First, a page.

After the Taliban: Revisiting scarred Kunduz
The Taliban's brief takeover of the northern Afghan city of Kunduz in September shocked its residents as well as the Afghan government and its Western allies.
It was the first time the insurgents had taken control of a provincial Afghan capital since the Taliban were ousted from power in 2001. BBC Afghan's Syed Anwar went back to Kunduz recently to find a city getting back on its feet after government forces retook it in October.
Breakfast with the Taliban... then the fighting
Abdul Hafiz was one of hundreds of residents who encountered Taliban fighters on the city's streets after the early morning assault on Monday 28 September.
"I had just finished the dawn prayer when I went out at sunrise to ask my neighbours about the previous night's fighting," Hafiz recalls.
"On the street I saw a pickup truck with armed men in civilian clothes, I thought they were guards of some local commander, but it turned out they were Taliban fighters."
For Mr Hafiz it was a shock.
"The imam from the mosque called me and said that Taliban had captured parts of the city and were demanding breakfast," he says. "A neighbour and I prepared an animal slaughtered for Eid for the Taliban fighters who were in the mosque that morning."
Abdul Hafiz and his 15-strong family spent the next five days in the damp basement of their house as fighting raged between insurgents and security forces trying to drive them out.
The basement became bedroom, bathroom and kitchen for the entire family.
"We were not able to go out because bullets were hitting the trees around here and we were afraid of being injured or killed." Mr Hafiz says.
On the sixth day when food ran out and the fighting intensified the family left the city for Takhar province in the early morning.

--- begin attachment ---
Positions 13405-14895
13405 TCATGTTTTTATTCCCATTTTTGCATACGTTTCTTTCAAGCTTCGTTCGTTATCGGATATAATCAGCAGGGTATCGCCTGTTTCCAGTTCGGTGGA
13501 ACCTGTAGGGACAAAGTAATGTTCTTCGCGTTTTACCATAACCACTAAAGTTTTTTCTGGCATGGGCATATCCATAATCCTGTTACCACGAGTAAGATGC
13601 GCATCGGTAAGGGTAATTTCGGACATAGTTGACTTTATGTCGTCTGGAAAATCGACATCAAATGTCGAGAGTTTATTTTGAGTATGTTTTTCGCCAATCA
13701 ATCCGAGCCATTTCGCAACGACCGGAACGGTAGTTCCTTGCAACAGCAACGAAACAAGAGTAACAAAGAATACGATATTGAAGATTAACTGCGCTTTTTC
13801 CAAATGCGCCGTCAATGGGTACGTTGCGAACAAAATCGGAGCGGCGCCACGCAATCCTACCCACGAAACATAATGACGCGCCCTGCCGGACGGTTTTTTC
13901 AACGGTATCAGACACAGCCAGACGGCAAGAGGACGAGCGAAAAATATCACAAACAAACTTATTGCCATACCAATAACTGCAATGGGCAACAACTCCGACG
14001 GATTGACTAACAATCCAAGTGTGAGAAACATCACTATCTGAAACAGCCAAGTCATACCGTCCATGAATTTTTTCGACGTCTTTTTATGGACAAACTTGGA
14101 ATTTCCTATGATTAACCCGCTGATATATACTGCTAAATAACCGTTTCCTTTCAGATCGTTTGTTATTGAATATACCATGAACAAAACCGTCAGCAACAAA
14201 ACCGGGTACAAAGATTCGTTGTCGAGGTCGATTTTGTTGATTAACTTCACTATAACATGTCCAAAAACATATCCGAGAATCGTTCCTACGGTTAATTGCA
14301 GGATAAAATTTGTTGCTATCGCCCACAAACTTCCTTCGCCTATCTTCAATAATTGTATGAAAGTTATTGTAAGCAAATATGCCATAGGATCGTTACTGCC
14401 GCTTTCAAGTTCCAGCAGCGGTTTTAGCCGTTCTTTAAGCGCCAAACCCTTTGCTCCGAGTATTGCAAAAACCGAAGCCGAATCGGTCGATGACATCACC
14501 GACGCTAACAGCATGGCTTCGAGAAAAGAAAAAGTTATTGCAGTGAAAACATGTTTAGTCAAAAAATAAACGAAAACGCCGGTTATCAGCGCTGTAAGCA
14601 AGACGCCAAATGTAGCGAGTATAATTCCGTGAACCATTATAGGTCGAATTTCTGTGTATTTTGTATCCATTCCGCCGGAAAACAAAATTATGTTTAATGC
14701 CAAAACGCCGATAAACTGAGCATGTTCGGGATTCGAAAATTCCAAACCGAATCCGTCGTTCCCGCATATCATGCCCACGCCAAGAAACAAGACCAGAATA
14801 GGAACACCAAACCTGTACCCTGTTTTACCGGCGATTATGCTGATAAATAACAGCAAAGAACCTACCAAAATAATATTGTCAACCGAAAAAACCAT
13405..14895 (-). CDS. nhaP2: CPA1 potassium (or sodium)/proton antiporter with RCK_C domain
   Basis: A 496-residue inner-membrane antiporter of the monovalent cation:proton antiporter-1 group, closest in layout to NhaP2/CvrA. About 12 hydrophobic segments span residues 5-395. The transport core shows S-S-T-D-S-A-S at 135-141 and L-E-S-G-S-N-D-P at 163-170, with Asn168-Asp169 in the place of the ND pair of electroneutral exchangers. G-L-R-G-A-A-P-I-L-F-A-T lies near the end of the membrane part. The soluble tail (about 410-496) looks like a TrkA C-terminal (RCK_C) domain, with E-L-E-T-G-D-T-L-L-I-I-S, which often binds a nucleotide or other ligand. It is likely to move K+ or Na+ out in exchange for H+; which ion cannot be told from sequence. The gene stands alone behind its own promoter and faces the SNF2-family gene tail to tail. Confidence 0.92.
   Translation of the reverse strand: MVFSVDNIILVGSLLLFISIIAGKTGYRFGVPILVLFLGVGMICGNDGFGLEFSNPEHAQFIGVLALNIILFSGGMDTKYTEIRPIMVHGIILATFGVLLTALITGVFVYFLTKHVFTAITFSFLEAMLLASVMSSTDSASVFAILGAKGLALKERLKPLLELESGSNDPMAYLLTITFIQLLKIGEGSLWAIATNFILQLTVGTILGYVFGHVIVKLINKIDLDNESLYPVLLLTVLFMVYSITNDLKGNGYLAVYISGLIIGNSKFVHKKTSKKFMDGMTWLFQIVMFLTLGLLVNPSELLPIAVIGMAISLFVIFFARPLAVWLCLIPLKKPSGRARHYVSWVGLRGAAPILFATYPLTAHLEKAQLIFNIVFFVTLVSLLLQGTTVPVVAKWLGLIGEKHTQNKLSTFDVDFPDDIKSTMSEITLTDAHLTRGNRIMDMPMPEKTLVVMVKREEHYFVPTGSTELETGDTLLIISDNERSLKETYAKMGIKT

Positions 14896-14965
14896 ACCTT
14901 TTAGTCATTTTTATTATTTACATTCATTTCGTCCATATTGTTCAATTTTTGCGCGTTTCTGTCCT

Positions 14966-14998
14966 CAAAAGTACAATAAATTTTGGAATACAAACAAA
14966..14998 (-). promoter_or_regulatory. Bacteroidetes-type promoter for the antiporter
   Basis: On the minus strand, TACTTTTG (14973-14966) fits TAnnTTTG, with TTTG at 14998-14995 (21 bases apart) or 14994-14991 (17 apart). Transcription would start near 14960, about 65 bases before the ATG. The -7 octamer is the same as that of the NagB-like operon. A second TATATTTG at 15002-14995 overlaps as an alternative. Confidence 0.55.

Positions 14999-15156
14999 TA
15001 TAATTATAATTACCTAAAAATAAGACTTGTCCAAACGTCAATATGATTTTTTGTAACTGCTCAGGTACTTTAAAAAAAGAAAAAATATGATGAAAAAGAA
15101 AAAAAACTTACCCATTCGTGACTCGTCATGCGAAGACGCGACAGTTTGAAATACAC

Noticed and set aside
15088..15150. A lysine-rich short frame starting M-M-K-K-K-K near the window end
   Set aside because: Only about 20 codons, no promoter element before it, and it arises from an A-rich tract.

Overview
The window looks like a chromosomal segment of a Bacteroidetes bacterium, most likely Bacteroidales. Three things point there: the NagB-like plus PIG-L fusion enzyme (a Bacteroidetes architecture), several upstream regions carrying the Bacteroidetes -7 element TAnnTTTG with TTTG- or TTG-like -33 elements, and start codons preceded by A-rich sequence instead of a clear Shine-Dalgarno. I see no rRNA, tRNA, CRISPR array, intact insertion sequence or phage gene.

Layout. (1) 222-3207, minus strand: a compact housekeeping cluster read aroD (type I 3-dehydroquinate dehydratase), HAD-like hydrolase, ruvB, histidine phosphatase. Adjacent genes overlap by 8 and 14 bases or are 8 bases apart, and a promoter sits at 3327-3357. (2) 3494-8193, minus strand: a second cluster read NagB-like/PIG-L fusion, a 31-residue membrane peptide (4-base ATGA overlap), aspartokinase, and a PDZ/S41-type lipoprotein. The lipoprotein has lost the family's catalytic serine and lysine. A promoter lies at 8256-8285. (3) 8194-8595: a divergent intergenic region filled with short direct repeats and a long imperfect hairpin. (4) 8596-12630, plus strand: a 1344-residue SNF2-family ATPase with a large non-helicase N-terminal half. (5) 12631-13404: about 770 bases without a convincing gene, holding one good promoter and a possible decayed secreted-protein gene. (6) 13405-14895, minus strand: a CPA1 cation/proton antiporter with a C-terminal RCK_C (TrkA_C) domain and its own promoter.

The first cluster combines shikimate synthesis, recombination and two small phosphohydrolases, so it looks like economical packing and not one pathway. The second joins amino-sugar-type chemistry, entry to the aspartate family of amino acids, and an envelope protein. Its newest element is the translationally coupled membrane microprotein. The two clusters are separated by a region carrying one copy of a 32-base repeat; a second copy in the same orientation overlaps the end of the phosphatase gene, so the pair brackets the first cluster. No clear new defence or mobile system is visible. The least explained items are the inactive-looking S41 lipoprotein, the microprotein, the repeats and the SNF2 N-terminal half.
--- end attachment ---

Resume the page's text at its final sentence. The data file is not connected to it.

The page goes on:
Thousands of Kunduz residents had similar experiences.
Hospital of death
The US air attack on the Médecins Sans Frontières hospital in Kunduz on 3 October stands out as one of the worst disasters in Afghanistan's long conflict. At least 30 people, including patients and staff, were killed in the bombing, many incinerated in what turned into an inferno.
MSF said the attack violated the rules of war, while the US has now apologised for a "tragic error".
When we visited the ruins of the clinic, the gates to the burned-out complex were shut as several inquiries were still going on, but we were granted rare access.
As I entered the grounds I was reminded of a scene in a war film. The badly damaged and burned parts of the building were sealed off.
The doctor who showed me around was at work on the night the clinic came under attack.
"It is difficult to describe the moment when my colleagues were crying and dying," he told me. He could not say much more while matters were under investigation.
But the building spoke for itself - as did small details like the red cap of a victim left behind, or the simple question 'Why?' sprayed on a charred wall.
The (almost) empty prison...